Even after committing more than $40 million in guarantees in free agency, Chicago Bears general manager Ryan Pace is adamant about building through the NFL Draft.
Mike Glennon, Prince Amukamara, Dion Sims, Markus Wheaton, Kendall Wright, Marcus Cooper, and Quintin Demps represented the Bears’ biggest offseason splashes when they signed free agent deals to leave their respective teams to land in Chicago. However, the most important moves the Bears will make this offseason toward rebuilding the team will come during the draft — which is 17 days away. With that in mind, Bleacher Report draft guru Matt Miller has an idea of how Pace should re-tool the Bears through the draft.
In his most recent scouting notebook, Miller answers the oft-asked question about the best way to put the Bears on the right track. You can read that in its entirety here, as Miller also puts together an updated two-round mock draft. But let’s focus on the Bears for just a moment.
Miller bases his mock drafts on what he hears teams will do, rather than making them an opinion on what they should do. It’s a small difference, but significant nevertheless. For this exercise, Miller uses Fanspeak’s On the Clock draft tool and produced a seven-round mock draft on how he would fix the Bears. And this is what he came up with:
- 1-3: Jamal Adams, S, LSU
- 2-36: Kevin King, CB, Washington
- 3-67: Brad Kaaya, QB, Miami
- 4-111: Jordan Leggett, TE, Clemson
- 4-117: Chad Hansen, WR, California
- 5-147: Alex Anzalone, LB, Florida
- 7-221: Aviante Collins, OT, TCU
I can’t imagine there would be too many complaints if this is how the Bears draft unfolds.
Miller takes a direct path toward filling the Bears’ needs while also adding players with upside. What stands out the most is how Miller aggressively tackles the Bears’ secondary concerns with each of the first two picks with players who could be Week 1 starters. Adams and King are among the best prospects at their respective positions, and both had stellar college careers at LSU and Washington, respectively.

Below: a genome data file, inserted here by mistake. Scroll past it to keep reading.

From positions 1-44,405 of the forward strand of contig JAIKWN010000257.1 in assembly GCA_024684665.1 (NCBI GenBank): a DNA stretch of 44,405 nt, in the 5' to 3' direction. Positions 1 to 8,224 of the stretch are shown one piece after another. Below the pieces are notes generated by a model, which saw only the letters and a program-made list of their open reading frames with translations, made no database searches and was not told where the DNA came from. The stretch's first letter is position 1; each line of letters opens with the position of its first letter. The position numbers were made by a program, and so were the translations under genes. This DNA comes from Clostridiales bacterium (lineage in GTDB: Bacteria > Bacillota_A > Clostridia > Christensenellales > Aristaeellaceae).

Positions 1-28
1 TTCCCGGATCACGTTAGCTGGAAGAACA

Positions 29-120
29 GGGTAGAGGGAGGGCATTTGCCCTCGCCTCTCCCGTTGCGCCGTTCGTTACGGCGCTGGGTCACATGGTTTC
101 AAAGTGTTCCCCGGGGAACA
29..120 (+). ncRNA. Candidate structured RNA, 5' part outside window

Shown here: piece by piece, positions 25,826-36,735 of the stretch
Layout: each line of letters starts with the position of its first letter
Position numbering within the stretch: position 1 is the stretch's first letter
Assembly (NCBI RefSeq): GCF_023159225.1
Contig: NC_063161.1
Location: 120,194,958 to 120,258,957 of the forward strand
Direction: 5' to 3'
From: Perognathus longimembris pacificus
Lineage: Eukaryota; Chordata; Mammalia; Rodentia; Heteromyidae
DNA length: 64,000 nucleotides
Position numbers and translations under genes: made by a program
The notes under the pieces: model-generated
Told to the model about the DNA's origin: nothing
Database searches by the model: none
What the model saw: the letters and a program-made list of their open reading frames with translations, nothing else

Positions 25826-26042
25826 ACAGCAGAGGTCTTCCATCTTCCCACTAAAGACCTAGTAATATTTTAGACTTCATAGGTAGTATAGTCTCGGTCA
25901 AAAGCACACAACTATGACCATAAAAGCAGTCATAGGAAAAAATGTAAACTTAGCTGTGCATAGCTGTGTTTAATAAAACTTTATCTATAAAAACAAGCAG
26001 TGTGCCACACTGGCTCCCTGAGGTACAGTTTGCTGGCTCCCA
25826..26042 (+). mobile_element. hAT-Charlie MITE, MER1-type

He also accents the offense with fresh faces at tight end and wide receiver. Leggett was named a finalist for the John Mackey Award in each of the last two seasons and holds most of Clemson’s receiving records for a tight end. Hansen went from being a scholarship athlete at Idaho State, to a walk-on at Cal, to an All-Pac-12 first-team selection after catching 11 touchdowns and picking up 1,249 receiving yards. Hansen is a late-round flier with athletic bloodlines (his father and and brother were track-and-field stars at TCU) who could add to the Bears’ depth along the offensive line. while also taking a flier on an offensive tackle with the team’s final selection.
In Miller’s mock, the Bears add a player at every position group with the exception of defensive line and running back. And only the defensive line was seen as a major need for the Bears this offseason. The Bears weren’t going to solve all their problems overnight, but this kind of draft would go a long way toward plugging some holes.